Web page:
I still remember, 2011: the supposed apocalypse was looming, blood was still being shed in the Middle East (as it always is), the decriminalization of marijuana had yet to start, and the best music on the planet was the Dirty Projectors’ uplifting proclamation of a “Cannibal Resource.” We media consumers were set promptly, in the midst of all this, to behold a dark, shadowy figure supposedly the savior of indie rock — Kurt Vile. I immediately imagined his music as something lugubrious and foreboding, sort of like a Bonnie “Prince” Billy meets Godspeed You! Black Emperor. And then, of all things, come to find out, Smoke Ring for My Halo chirps like a new bird of spring — candy-cloaked melodies under this damaged, boyish voice, music for coffee mornings, not carpet-staining heroin parties — an everyman’s swatch of optimism very much in the vein of fellow New Jersey approximation Yo La Tengo. As uncertain as the future seemed, Smoke Ring was if nothing else an excellent homage to the past, to the Stone Roses, the Jesus and Mary Chain, and maybe a little Wallflowers — a little fanning of the pressing need to live it up while we can.
In 2013, Wakin’ on a Pretty Daze was just that — dazed out, hazed out. It made for a perfect followup — it let us nobodies believe that we still were on the LEVEL of Kurt Vile, because it was only a snapshot of him waking up, and everybody is in the same sociological stratosphere first thing in the morning, before they put their shoes on, before they get into their cars. The songs stretched out into operatic oblivion, eight-odd minute type jam sessions courtesy of backing band the “Violators” — no attempt at pop was made, and with this being the case, Daze stood at least aptly on its own, and the nihilistic semantics proffered resembled a worthy platform for Vile’s nonchalant jibing.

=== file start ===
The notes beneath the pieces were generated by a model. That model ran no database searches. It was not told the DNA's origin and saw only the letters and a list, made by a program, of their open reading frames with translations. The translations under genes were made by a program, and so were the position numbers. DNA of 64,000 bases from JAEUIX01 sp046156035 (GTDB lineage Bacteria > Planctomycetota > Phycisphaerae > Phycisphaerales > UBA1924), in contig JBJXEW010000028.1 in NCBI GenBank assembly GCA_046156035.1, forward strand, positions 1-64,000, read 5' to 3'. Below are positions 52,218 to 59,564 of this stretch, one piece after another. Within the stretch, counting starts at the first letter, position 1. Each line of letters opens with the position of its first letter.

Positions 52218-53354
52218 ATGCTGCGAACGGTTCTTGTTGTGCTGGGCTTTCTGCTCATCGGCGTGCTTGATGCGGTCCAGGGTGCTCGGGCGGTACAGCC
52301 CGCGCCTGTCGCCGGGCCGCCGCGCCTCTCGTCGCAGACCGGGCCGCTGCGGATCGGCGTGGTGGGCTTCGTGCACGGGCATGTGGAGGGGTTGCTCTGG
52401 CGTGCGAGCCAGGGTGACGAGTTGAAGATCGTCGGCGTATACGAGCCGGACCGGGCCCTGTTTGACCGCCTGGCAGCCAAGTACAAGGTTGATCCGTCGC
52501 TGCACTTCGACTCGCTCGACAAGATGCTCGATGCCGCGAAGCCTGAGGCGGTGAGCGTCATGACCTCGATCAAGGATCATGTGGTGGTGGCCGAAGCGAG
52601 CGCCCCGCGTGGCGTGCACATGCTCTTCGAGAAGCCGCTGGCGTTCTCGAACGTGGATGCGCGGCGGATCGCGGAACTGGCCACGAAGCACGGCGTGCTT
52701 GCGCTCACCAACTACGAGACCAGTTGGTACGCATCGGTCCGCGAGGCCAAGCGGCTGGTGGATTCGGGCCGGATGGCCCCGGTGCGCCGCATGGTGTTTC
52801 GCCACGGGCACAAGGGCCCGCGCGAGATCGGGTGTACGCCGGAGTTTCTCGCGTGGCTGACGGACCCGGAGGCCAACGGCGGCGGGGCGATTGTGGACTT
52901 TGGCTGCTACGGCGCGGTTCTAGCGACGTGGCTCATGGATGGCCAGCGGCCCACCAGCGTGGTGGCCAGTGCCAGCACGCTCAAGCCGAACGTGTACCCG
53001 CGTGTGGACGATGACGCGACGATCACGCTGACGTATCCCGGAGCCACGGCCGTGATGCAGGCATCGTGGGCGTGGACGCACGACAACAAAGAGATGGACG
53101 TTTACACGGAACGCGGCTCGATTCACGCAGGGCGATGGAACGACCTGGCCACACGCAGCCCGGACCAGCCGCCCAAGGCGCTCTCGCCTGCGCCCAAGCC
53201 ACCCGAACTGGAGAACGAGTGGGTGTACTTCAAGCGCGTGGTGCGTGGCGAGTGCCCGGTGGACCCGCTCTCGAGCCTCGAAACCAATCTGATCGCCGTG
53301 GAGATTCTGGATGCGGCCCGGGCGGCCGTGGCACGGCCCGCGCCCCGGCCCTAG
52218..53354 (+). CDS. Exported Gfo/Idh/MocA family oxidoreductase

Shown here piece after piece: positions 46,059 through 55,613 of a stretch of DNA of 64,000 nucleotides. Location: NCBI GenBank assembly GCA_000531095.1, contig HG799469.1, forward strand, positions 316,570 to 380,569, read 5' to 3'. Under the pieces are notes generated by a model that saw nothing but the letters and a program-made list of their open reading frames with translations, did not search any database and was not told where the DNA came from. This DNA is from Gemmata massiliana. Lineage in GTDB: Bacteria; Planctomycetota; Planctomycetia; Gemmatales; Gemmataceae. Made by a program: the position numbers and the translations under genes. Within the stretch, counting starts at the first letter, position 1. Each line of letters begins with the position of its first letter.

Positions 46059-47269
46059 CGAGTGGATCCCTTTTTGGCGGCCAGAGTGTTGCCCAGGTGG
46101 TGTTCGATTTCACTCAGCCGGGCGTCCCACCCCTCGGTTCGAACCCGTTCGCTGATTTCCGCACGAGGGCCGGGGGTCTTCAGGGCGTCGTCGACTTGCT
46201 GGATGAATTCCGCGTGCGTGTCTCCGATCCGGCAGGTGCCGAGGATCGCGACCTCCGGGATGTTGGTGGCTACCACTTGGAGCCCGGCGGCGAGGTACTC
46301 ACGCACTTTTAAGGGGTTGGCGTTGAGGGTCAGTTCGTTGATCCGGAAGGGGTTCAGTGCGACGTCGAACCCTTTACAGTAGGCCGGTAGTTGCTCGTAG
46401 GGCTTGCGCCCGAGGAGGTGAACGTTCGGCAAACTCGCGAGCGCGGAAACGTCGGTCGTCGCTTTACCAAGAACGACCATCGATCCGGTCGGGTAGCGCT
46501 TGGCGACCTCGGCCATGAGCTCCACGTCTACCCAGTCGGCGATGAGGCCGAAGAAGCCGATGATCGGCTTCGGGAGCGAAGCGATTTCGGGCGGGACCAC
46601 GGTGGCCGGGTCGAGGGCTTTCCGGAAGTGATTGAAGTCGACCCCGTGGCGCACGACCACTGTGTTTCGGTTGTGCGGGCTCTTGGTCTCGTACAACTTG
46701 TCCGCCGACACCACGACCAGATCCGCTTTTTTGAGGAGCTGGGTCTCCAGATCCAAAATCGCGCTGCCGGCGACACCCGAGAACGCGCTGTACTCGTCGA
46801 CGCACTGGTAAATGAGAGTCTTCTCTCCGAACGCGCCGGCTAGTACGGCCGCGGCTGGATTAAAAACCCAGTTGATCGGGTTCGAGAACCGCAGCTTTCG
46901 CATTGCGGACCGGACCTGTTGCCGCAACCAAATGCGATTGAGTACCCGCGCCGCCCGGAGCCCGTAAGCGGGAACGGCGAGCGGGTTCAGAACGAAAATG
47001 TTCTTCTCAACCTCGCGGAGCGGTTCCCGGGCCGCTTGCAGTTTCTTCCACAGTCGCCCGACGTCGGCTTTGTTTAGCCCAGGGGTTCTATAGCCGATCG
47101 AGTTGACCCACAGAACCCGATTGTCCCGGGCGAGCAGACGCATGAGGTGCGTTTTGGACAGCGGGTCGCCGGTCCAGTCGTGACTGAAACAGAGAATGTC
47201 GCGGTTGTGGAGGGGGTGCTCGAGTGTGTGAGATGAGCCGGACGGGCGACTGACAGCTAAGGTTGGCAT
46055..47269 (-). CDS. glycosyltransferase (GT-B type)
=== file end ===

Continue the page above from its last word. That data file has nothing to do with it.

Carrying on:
The title “B’lieve I’m Goin’ Down,” of Kurt Vile’s new album, apparently comes from the line in Cream’s song “Crossroads,” which is an adaptation of Robert Johnson’s “Cross Road Blues” though sped up and modified in lyric ever so slightly: “I’m standin’ at the crossroads / Believe I’m sinkin’ down.”
The first important thing to understand is that this represents almost a complete about face in influence from Smoke Ring for My Halo, which was basically bubble gum pop reinforced timelessly by that incessant, doglike Kurt Vile croon. Vile now with this new album speeds things up, and attempts at anthemic blues — the infusion of energy seeming to basically just coincide with the fact that this is Kurt Vile’s livelihood, the making of an album associated with the making of money.
But it’s the direct OPPOSITE type of statement so marrying of Vile’s apathetic hum on Smoke Ring — the world crashing around him, “She was a tomboy / And I was a peeping tom,” “Well I think right now you probably think I’m a puppet to the man / Well I’ll tell you right now you best believe that I am,” “When I’m a ghost I see no reason to run / When I’m already gone.” These were songs of escaping into oneself, within the narcotic euphoria of hazy, Deerhunter-influenced pop. Now, with this stepping outside himself, claiming to be an “outlaw” or any of various other archetypal, self-affirming American things, Vile can’t help, with that same boyish croon, to sound like even he himself thinks the entire thing is a joke, which would be corroborated by song titles like “Pretty Pimpin’” and “That’s Life tho.”
So whatever, it’s just another bad album, why am I writing about it? Well, for one thing, it’s still better than 80% of the other albums I’ve heard this year. I mean, the percussion is pretty interesting in “The Outlaw,” there seems to be some sort of box spring sound going on, and it is indeed tight, accomplished musicianship. Vile as just a guitarist in this band, bringing in another vocalist, like maybe folk-rock stand-in and charismatic scenester Mary Lou Lord?
Anyway, with Vile on these vocals, sort of like Urkle playing James Bond or something, there’s just something so BARE and unmistakable about the absurdity of the whole thing. Vile has changed, it’s plain and simple. His music taste, with success, has become more visceral — blues — and less plangent — reflective ’80’s pop. Give him credit for going with this, for not putting out a “Smoke Ring pt. 2,” although other bands have been known to put out listenable retreads, as in the case of Clap Your Hands Say Yeah’s Hysterical, and maybe Fountains of Wayne’s Welcome Interstate Managers, both fellow East Coasters. Vile these days is making a mess of something, but that something is blues retro, and thus, in this case, not himself.